Petitioner's trial commenced on January 23, 2017. Prior to trial and at the close of the State's case-in-chief, petitioner secured dismissal of several charges; however, the jury convicted her of conspiracy, three counts of delivery of a controlled substance, one count of delivery of a narcotic controlled substance, two counts of possession of a controlled substance with intent to deliver, and one count of possession of a narcotic controlled substance with intent to deliver. The circuit court sentenced petitioner to an effective eight- to sixty-year term of incarceration, and it memorialized this sentence in an order entered on March 28, 2017. It is from this order that petitioner appeals.

         Our general standard of review for findings and rulings made by a circuit court is as follows:

In reviewing challenges to the findings and conclusions of the circuit court, we apply a two-prong deferential standard of review. We review the final order and the ultimate disposition under an abuse of discretion standard, and we review the circuit court's underlying factual findings under a clearly erroneous standard. Questions of law are subject to a de novo review.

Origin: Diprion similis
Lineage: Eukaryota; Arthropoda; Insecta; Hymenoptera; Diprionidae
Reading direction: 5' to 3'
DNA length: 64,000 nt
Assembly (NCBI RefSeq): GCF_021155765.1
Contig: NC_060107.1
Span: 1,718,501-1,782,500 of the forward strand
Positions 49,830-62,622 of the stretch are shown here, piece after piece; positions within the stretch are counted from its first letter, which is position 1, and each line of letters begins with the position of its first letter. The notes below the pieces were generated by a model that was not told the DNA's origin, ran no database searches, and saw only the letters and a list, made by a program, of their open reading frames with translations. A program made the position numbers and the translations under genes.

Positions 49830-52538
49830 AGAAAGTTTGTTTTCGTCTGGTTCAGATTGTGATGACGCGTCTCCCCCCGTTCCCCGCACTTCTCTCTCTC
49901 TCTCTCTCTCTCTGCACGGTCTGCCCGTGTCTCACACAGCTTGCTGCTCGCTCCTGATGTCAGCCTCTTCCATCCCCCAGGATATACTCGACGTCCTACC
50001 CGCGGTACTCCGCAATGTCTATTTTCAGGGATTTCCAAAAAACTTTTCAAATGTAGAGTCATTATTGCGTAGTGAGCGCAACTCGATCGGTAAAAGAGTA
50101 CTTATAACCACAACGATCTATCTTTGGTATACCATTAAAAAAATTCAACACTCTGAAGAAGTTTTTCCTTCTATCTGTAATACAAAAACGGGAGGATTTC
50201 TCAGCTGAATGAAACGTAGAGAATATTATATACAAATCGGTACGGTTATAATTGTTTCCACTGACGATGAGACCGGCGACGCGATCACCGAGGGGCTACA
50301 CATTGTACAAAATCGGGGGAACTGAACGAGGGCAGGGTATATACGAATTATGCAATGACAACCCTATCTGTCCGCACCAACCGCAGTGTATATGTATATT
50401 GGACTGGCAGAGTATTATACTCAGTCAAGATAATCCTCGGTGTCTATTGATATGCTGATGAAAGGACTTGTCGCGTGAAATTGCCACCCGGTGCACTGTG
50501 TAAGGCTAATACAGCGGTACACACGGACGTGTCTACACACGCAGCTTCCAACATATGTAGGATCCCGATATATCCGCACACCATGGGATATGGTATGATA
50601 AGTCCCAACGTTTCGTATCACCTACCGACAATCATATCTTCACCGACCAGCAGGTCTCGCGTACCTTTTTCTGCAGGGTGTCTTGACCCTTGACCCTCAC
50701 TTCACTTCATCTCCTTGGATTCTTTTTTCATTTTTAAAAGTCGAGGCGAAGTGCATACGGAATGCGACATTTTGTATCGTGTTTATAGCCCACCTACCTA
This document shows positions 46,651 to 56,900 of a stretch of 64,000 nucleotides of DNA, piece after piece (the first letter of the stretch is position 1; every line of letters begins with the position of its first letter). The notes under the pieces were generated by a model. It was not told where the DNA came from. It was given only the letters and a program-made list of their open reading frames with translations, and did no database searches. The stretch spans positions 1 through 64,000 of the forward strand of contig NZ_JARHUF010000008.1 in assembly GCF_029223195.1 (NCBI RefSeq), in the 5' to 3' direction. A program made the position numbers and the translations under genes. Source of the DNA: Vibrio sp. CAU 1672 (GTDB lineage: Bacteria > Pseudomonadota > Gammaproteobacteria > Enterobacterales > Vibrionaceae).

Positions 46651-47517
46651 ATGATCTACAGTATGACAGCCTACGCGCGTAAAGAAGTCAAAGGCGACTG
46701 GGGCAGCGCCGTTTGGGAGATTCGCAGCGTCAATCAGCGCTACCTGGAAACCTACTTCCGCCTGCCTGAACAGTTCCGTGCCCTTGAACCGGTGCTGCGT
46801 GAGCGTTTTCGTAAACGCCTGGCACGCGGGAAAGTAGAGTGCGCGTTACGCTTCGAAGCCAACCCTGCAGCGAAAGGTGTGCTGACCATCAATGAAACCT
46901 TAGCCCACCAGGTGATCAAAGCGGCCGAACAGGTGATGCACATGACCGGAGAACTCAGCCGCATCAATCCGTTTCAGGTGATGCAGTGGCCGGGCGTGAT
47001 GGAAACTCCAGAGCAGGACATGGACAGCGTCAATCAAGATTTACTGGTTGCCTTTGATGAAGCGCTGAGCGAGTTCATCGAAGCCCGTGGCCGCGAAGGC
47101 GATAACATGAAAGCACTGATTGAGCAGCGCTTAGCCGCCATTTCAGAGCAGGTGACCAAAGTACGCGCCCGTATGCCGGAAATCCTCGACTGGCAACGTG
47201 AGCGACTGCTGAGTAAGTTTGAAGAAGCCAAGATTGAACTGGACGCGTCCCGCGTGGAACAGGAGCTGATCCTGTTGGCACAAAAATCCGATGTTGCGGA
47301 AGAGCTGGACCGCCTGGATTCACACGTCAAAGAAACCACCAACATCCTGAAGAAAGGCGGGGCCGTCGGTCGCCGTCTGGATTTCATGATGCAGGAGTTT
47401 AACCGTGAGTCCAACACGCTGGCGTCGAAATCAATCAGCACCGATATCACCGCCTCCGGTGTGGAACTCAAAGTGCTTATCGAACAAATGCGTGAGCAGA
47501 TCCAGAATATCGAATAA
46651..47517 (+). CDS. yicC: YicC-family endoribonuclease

State ex rel. Wensell v. Trent, 218 W.Va. 529, 532, 625 S.E.2d 291, 294 (2005) (citation omitted).

         On appeal, petitioner first argues that the circuit court erred in denying her oral motion to examine the magistrates. Petitioner argues that Rule 12(b) of the West Virginia Rules of Criminal Procedure imposes no requirement that she file a written motion. Petitioner also contends that an examination of the magistrates "would have been essential to determine if . . . they exercised their duties" in issuing the AEI and search warrant, particularly because "the bulk of the charges resulted from actions taken by law enforcement after the signing of the intercept order and warrant[.]"